Is this the end for ‘king coal’ in Britain?

THE GUARDIAN | Britain achieved an unlikely status as a power provider last year. Its annual consumption of coal plunged to the lowest level in 250 years. According to figures released last week, a mere 8 million tonnes were incinerated in UK factories and power plants. That is roughly the same amount that was burned nationally in 1769, when James Watt was patenting his modified steam engine.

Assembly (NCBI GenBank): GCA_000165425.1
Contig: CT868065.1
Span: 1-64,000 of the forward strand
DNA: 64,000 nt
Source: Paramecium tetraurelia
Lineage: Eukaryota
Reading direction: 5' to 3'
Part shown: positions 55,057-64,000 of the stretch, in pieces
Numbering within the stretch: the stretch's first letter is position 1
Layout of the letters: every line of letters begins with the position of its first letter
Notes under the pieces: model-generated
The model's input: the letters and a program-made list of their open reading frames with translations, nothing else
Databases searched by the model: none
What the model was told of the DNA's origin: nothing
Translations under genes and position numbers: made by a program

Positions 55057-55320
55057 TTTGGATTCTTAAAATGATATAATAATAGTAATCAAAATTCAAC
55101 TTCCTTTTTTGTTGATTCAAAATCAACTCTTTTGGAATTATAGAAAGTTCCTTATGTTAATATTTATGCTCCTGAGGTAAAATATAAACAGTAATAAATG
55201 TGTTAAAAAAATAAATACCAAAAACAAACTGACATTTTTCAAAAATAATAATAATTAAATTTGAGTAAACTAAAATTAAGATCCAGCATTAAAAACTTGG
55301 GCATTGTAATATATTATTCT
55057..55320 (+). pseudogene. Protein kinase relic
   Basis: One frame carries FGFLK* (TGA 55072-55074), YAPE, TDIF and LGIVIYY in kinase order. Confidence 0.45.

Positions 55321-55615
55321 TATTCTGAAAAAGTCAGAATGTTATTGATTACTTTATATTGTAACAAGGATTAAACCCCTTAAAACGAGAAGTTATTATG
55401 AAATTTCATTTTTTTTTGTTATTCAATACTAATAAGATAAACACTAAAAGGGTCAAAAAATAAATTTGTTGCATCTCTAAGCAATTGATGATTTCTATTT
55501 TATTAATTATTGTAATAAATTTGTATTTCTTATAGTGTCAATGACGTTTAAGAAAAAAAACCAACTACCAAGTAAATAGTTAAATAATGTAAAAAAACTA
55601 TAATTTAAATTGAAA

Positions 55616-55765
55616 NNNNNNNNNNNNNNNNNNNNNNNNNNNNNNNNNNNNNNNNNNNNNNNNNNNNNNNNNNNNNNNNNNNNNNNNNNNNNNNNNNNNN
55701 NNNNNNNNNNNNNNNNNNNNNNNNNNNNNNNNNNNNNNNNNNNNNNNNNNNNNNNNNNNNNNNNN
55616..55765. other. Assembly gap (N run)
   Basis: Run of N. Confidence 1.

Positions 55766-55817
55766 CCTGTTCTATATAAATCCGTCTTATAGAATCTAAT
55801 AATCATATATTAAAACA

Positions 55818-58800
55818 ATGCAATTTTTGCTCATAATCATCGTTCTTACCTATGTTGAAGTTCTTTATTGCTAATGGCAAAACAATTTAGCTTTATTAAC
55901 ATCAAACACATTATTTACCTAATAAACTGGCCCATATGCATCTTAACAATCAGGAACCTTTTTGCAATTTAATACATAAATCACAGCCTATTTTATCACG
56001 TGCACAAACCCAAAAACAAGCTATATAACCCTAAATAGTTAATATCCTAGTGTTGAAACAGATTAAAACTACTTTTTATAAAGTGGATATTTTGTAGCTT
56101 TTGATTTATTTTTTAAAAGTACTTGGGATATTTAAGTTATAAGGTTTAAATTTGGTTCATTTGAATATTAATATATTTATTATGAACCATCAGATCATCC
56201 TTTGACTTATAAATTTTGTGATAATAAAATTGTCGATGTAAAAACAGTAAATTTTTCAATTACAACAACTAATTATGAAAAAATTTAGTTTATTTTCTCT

That invention helped to spark the Industrial Revolution and triggered a massive rise in annual coal use in Britain, which soared to well over 200 million tonnes by the mid-20th century. Now levels have plummeted back to their original pre-revolution state. King coal – once the undisputed ruler of British industry – has finally been dethroned.

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